April 2013: Demand for garden centre businesses is as strong as ever, higher than in recent times, despite the unseasonal weather over the last 12 months. And it is demand which is backed by financial clout. This demand is not just from the groups, but also from independents of varying sizes. Despite the current reluctance of banks to lend, Gilbert Evans reports it has successfully sold four garden centres within the last eight weeks and is reporting demand across all areas of the country.
The increase in demand appears to reflect the underlying strength of the garden centre sector. Confirming many experts’ views, weather-related trading issues are not going to fundamentally affect the dynamics of a sector which is destined for further growth and which has outperformed the high street over the last 12 months.

Demand from groups is particularly strong with a number of operators going on record that they are aggressively looking for new sites. These include The Garden Centre Group, Notcutts, Blue Diamond, Haskins and a number of others.

In Mike Gilbert’s opinion this level of demand is likely continue to continue for the next couple of years. He advises clients that if they are considering a sale, current demand may well result in very strong prices being paid. Many operators continue to trade strongly and feel they are not yet ready to sell. However his advice would be to start planning an exit strategy now if a sale is desired within the next five years. Groups in particular are prepared to pay for potential. Whilst many operators feel that if they drive the turnover upwards they will obtain maximum value, and to some extent this is true, there is a level at which that principle no longer applies. This is when it becomes difficult to recognise where the potential exists, and that is then reflected in the price achieved.

Demand is for both leases and freeholds. Gilbert Evans has seen an increase in demand for leases, as highlighted by the recent transactions at Chinnor and Highgrove. Mike Gilbert anticipates this trend continuing because whilst banks are clearly prepared to lend to the garden centre sector, they are not prepared to lend as freely as in previous times, and therefore it makes sense for operators to use their capital to improve existing infrastructure, and expand via the leasehold route. According to Gilbert Evans nearly all the groups will consider leasehold transactions, which is a significant change from even only five years ago.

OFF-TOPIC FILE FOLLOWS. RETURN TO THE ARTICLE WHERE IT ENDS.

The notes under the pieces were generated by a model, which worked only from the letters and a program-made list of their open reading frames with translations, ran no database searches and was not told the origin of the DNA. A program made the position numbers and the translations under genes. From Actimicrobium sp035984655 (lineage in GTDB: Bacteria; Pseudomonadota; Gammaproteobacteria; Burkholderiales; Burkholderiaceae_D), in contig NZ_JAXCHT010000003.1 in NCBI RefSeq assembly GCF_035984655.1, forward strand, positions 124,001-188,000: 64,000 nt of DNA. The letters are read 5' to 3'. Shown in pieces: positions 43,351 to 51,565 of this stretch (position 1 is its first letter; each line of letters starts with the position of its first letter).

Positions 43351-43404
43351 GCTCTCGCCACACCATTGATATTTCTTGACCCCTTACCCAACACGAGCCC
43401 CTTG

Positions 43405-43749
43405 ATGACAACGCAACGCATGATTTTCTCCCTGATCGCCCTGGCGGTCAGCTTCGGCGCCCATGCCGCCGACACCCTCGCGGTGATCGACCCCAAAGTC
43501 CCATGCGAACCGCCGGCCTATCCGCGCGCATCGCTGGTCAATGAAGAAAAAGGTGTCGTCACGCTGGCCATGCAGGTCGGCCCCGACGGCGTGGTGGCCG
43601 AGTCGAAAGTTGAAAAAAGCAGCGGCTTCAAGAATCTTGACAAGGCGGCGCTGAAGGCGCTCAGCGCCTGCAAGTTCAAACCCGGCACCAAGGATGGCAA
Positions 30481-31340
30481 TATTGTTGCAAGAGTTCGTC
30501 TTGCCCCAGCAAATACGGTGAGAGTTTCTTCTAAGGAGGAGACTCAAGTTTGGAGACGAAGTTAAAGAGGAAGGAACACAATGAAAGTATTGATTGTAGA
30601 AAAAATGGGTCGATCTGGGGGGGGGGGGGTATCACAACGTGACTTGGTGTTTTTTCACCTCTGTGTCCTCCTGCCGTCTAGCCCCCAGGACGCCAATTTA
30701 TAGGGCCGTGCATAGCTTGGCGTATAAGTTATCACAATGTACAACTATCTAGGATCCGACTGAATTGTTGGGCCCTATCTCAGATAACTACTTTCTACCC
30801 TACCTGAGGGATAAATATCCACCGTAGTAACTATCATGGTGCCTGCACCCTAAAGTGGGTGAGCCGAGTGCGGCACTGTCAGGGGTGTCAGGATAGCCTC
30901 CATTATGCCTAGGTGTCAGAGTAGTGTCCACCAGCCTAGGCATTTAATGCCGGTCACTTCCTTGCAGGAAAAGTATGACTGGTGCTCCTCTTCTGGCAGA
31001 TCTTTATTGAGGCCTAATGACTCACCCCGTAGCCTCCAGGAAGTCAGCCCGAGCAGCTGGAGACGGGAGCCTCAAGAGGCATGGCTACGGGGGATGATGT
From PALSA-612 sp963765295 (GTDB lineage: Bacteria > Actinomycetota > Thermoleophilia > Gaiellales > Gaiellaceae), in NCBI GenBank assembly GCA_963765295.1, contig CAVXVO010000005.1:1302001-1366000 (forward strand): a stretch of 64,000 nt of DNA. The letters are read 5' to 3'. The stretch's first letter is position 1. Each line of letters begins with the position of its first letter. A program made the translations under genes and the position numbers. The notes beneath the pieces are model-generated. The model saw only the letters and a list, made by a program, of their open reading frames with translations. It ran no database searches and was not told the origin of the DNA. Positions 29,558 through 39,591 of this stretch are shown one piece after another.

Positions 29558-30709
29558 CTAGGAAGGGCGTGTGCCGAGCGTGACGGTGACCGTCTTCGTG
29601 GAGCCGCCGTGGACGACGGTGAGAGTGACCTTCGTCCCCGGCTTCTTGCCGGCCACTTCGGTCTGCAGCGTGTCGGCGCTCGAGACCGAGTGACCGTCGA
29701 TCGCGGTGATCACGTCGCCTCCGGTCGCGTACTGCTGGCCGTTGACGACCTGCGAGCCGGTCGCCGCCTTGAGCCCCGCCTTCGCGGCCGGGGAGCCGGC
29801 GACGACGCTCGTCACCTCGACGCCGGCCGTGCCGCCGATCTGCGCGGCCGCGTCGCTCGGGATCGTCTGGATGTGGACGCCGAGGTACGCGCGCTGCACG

Gilbert Evans has sold businesses at Chinnor Garden Centre, where Dingley Dell took a new lease; QD Stores further expanded its Cherry Lane Garden Centre portfolio with the acquisition of Bradmore Garden Centre in Nottinghamshire; Whiteleys Garden Centre, where Gilbert Evans acted on behalf of the administrators and most recently at Highgrove Garden Centre where Milbrook has taken over the business. In all instances Mike Gilbert reports that there was significant demand with prices achieved in line with or in excess of expectations. Gilbert Evans is currently marketing a number of other garden centre businesses confidentially and reports similar levels of interest.